A song is written, and, if it’s special enough, it hangs around waiting for an artist to claim it, putting their indelible stamp on it so that all other versions are henceforth compared to that one unforgettable take. Nobody is sure who wrote “House of the Rising Sun.” But we do know that the Animals, powered by the blustery vocals of Eric Burdon, claimed it.
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The musicologist Alan Lomax couldn’t even pinpoint the song’s exact origin, although he found evidence that jazz musicians knew of it even before World War I. Early versions of the song had promoted the meaning that the Rising Sun was a brothel. In these variations, the narrator is a woman bemoaning her return to prostitution. Male singers made it “the ruin of many a poor boy,” which transformed the title establishment into a gambling den.
Dave Van Ronk and Bob Dylan.
By the time the ’60s rolled around, the folk legend Dave Van Ronk included an intense take on “House of the Rising Sun” as a steady part of his live repertoire. His young acolyte Bob Dylan largely mimicked Van Ronk’s arrangement of the song and included it on his debut album. Across the pond at around the same time, Burdon apparently heard the song from a local folk singer in England. Burdon brought it into the Animals, who electrified the song for their 1964 self-titled debut album. Hilton Valentine played the stoic arpeggiated guitar part that foundations the song, while Alan Price tore into the organ solo as if trying to free every tortured soul trapped in this sinister place.
There is a house in New Orleans / They call the Rising Sun / And it’s been the ruin of many a poor boy / And God, I know I’m one, they sing in the chorus.
The Animals record ‘House of the Rising Sun.”
If the music sounded almost supernatural, Burdon’s vocal gave the song its terrestrial heart, one rent in two by the loaded dice and lost bets. He tempers his performance, starting off low and with deadly serious intent to grab your attention. When he soars up an octave, all the pain and anguish come pouring out.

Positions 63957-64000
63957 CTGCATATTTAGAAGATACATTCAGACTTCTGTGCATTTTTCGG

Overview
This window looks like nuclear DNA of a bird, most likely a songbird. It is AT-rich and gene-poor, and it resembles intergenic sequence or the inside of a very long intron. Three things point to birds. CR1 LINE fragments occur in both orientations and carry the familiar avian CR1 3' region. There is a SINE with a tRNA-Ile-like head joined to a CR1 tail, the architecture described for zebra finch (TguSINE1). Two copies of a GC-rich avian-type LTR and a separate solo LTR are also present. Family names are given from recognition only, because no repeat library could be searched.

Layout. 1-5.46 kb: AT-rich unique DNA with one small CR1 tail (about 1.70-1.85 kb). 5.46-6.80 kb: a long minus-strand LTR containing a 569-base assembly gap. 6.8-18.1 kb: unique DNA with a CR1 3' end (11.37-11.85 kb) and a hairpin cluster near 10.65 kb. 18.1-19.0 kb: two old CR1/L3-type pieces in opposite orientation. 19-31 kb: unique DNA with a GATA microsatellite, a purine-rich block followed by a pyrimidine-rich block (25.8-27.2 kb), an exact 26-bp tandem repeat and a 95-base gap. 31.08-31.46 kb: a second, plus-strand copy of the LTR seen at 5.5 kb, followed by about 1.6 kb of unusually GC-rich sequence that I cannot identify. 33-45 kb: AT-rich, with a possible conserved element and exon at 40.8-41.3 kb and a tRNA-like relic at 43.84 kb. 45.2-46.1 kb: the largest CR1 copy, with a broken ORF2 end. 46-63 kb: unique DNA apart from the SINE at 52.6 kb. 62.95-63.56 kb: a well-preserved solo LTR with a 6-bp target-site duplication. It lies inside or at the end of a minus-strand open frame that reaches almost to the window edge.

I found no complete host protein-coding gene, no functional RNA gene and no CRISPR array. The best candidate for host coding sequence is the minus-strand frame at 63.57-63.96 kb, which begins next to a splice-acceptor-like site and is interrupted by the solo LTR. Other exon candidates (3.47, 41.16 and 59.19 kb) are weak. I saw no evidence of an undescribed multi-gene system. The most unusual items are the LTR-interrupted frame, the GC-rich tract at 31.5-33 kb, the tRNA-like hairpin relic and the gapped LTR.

The tragedy of “House of the Rising Sun” is that the narrator seems to have lost his free will. He knows that the house will be his damnation, yet he is en route while he is telling his sad story. At the very least, he tries to use his example to save others—Oh mother, tell you children not to do what I have done. And maybe he even hesitates for just a moment before committing to his return, Well, I got one foot on the platform/The other on the train.
But in the end, he returns. In the final lyrics, Burdon comes out with gale force, bellowing the first lines, There is a house in New Orleans/They call the Rising Sun. As he hits the final two lines, he descends again, with the final words sung with a fierce resignation, almost pride: But it’s been the ruin of many a poor boy/And God, I know I’m one.
Many have sung “House of the Rising Sun” before Eric Burdon took it on with the Animals, and many will sing it in the future. Its psychological insight and philosophical meaning are all too relevant for this song to be anything but timeless. But it’s hard to imagine that anybody will ever again inhabit that doomed soul at the epicenter of the tale quite as well.